Citing mental illness, prosecutors won't seek death penalty for man accused of murdering Florida bus driver

TAMPA, Fla. -- Citing a diagnosis of mental illness for murder defendant Justin McGriff, Hillsborough Assistant State Prosecutor Ron Gale surprised the court at an otherwise routine hearing by announcing that the state is taking the death penalty off the table.

"We would announce our intention to withdraw that notice at this time," Gale said by phone Friday. “I will be filing a formal pleading withdrawing our notice of intent to seek death.”

Judge Christopher Sabella appeared surprised by the move saying, "All right, well that’s pretty significant. That's big news, I suspect, in this case.”

"The state no longer seeking death speeds things along and creates a little more of a rapid pace in terms of arriving at trial," agreed McGriff's public defender, Jamie Kane.

Related: No bond for man accused of fatally stabbing Tampa bus driver

​McGriff is charged with the horrific murder of Hillsborough Area Regional Transit Authority (HART) bus driver Thomas Dunn last May.​

McGriff is accused of stabbing and killing Hart bus driver Thomas Dunn.

During McGriff's bond hearing last year, passenger Deshawn Campbell described the horror he witnessed.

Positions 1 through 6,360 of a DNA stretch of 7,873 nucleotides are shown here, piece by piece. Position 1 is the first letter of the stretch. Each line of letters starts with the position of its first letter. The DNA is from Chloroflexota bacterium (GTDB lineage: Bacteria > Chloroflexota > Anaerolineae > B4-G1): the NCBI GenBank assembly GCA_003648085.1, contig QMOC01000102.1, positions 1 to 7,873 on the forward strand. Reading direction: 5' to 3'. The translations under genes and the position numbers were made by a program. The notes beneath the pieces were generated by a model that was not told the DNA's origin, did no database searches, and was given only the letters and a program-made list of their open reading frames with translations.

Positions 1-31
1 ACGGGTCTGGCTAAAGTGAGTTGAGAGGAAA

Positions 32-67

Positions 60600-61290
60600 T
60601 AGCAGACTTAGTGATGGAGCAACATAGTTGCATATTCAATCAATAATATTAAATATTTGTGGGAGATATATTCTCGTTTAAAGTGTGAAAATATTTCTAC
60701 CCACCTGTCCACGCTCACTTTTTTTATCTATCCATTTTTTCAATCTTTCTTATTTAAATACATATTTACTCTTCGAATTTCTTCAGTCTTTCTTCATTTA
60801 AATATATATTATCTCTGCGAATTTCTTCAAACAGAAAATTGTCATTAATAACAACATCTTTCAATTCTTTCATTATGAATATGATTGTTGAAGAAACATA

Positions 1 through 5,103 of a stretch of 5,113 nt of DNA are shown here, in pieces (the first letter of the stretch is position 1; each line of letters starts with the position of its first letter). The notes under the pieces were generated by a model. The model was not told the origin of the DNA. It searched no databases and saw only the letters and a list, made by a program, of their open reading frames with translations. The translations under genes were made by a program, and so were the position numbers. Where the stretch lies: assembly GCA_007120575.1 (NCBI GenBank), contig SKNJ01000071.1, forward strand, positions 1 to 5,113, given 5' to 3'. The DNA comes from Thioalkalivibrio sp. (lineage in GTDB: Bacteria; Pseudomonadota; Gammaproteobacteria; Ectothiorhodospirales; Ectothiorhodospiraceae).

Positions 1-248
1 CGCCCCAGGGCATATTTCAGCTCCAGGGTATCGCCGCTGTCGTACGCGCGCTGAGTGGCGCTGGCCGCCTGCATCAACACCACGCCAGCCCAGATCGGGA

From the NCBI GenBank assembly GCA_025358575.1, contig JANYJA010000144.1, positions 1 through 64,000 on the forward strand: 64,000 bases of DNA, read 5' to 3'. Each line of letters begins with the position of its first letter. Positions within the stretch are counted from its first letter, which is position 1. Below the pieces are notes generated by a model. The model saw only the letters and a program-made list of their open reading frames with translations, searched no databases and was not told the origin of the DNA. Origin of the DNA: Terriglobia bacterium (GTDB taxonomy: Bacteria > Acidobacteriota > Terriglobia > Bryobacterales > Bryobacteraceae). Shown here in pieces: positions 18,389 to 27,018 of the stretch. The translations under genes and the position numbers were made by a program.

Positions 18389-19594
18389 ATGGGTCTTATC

"I seen him stab the bus driver a few times," said Campbell.

Detectives said before the attack, McGriff walked up to Dunn and said, "God bless you,” and Dunn replied with, "God Bless you.” ​

That's when investigators said McGriff, without provocation, swung the knife he held in his right hand toward Dunn -- slashing his throat. ​Dunn died of his injuries.

McGriff was caught a short time after that.​

A few months later, McGriff was evaluated by doctors and found incompetent to stand trial.​ He was sent to a state hospital for treatment and recently returned.

While McGriff may now be competent for trial, prosecutors were apparently less sure about pursuing the death penalty.

"After we learned of evidence of the defendant’s mental illness, we determined that seeking the death penalty was no longer appropriate in this case," a spokesperson for the state attorney later explained. "This awful attack on a public servant shocked us all, and our office remains focused on obtaining justice for the victim’s family through a murder conviction."

If convicted of first-degree murder, this news means McGriff's life will be spared; instead, he would spend the rest of his life in prison.​